x Abu Dhabi, UAETuesday 25 July 2017

Brutal insurgent rules the mountains

A former member of the US-backed Afghan government is now an insurgent commander in the western province of Herat.

At a ceremony in Herat province last week, tight security surrounded a delegation that included the governor and the mayor. Ghulam Yahya, a former member of the US-backed administration, is now a leading insurgent commander in the area.
At a ceremony in Herat province last week, tight security surrounded a delegation that included the governor and the mayor. Ghulam Yahya, a former member of the US-backed administration, is now a leading insurgent commander in the area.

HERAT, AFGHANISTAN // A former member of the US-backed Afghan government is now an insurgent commander in the western province of Herat. Ghulam Yahya seems to rule a vast mountainous area here, with his men launching regular attacks on the police and imposing fundamentalist Islamic law by amputating the limbs of criminals. While visibly concerned that talking to a foreign journalist would put their lives at risk, local residents said they supported his stance.

"Actually, he is not a bad man for the people. There are schools for girls and when a lot of boys were trying to disturb the students, he found out about it and shot them. He also has strict laws and does not like stealing or thieves. If anyone is a robber he will cut off their legs or hands and carry out the Shariah," said Abdul Wasir, 35. Mr Yahya was mayor of Herat before the Taliban captured the city in their rise to power during the 1990s. In the early stages of Hamid Karzai's government, he served as the head of public works, but he took up arms after being removed from the post.

Having been warned that it was too dangerous to travel to his stronghold of Siwoshan, in Gozarah district, The National met residents from there in Herat's provincial capital instead. Although it is impossible to independently verify their claims, they all gave similar accounts of the situation in separate interviews. Mr Yahya was described in almost mythical tones as a vigilante fighting for justice.

Mr Wasir said the government had no control outside the confines of its offices. "Sometimes if there are no police or soldiers around he comes right into the centre of the area," he said. "We even heard that during Eid he came to Siwoshan's main mosque and prayed there." Mr Yahya fought Soviet occupation as a member of Jamiat-e-Islami, which went on to resist Taliban rule. Unlike the majority of insurgents now, he is an ethnic Tajik and not a Pashtun. However, his tactics seem to bear some similarities to those of the main rebel groups. According to residents, he has established his own justice system. Along with amputating the limbs of thieves, he also reportedly blackens the faces of captured criminals and parades them on donkeys through villages.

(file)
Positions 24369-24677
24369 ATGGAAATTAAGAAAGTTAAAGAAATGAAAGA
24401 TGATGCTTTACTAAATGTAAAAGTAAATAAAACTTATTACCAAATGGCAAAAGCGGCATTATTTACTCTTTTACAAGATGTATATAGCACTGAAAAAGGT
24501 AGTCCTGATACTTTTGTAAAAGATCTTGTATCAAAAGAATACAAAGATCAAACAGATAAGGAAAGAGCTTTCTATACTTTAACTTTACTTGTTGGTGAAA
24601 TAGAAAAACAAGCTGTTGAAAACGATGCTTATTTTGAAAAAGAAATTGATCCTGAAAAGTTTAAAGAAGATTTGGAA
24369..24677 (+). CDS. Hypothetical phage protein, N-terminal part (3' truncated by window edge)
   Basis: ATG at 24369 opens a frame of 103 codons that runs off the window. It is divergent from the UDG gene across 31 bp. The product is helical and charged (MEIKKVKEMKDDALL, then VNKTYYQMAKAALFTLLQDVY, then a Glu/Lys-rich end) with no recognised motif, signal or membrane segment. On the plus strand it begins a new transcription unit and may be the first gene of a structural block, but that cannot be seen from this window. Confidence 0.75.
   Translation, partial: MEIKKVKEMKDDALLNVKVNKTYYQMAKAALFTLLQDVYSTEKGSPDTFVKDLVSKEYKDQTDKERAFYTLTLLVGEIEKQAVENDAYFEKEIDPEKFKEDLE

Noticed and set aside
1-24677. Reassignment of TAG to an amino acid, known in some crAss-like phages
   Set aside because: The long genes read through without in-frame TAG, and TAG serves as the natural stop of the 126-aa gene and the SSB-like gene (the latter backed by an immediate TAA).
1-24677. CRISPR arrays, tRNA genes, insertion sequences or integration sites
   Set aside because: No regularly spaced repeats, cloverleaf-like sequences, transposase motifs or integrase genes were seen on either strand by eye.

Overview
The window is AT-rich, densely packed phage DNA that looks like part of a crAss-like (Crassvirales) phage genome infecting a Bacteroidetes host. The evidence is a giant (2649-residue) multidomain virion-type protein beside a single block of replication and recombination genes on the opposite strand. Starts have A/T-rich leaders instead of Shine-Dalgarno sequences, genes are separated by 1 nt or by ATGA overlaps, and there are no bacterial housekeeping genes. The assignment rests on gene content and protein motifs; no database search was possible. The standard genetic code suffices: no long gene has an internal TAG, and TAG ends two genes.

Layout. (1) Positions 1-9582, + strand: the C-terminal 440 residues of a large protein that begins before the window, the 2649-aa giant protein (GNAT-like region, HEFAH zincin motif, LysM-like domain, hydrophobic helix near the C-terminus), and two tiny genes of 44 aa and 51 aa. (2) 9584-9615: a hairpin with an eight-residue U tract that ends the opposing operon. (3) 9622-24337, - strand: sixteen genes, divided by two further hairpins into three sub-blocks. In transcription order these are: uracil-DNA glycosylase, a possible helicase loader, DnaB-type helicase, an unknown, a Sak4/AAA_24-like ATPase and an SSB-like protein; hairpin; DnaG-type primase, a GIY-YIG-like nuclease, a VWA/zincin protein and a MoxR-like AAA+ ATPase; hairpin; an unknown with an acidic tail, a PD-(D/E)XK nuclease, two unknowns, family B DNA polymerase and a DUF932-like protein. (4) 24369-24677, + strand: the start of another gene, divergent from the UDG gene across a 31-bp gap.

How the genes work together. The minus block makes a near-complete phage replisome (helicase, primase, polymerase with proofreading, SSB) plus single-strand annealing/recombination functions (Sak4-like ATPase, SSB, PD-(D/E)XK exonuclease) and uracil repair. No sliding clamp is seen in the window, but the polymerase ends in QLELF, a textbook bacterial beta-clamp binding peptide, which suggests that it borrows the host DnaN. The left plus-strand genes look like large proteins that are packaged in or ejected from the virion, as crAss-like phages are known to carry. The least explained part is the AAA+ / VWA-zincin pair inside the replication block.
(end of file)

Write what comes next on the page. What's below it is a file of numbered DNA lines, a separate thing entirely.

Meanwhile, people who work for the government are often kidnapped or killed in their houses and rockets are regularly fired towards Herat airport. Mr Wasir was clearly scared about discussing Mr Yahya even in the relative safety of the provincial capital. "The people who work in the government are afraid and the people who talk are also afraid. But if the government gives him a job again he will never fight against them. He is a good man," he said.

Locals put the number of men under Mr Yahya's command at about 500. Armed predominantly with Kalashnikovs, they often move around in Toyota pickup trucks. A man who gave his name only as Ismatullah said: "When the government removed him from his position he got upset and went to the mountains. Then lots of people from his village and his friends joined him. Others came from different villages and provinces and they also joined him."

Many claim he is acting independently, but some believe he does now have direct ties with the Taliban. Whatever the truth, it is obvious he inspires both fear and respect among the population. "There have even been cases where criminals have shot themselves because they know Ghulam Yahya is coming to arrest them," Ismatullah said. "It has never happened that someone has gone to him and asked for money. But he knows who is rich and who is poor and he will collect money - whether it's [$20] or [$200] - and he will help the people who need it."

Another local rebel commander and former government official goes by the name of Malim Majid. He was the head of Herat airport before the Taliban came to power and, with between 50 and 100 of his own fighters, is now an ally of Mr Yahya, though the two militias do occasionally clash. Ghulam Rahman Frotan made the journey north from Siwoshan to meet The National. His son is an interpreter for US forces elsewhere in the province - a fact that is not widely shared among his neighbours.

"Some of his friends know he is working for the Americans, but the other people don't. If they did they would kill him," he said. "The Americans have not been there. They can't go because the people don't want them. If they did go, the people would fight them." Col Delawar Shah Delawar, the deputy police commander of Herat province, dismissed the significance of Mr Yahya's following, saying he had only 30 or 50 men in his ranks.

He said "all the people who do suicide attacks" come from Siwoshan, and he insisted the rebels do have connections with the Taliban. "We went there and talked to the elders and sent them to Ghulam Yahya to ask him to join the government and give his weapons over. If he does not accept that, then we will remove him and kill him," he said. "I don't think he will accept because he is a criminal and the people working for him are all criminals."

csands@thenational.ae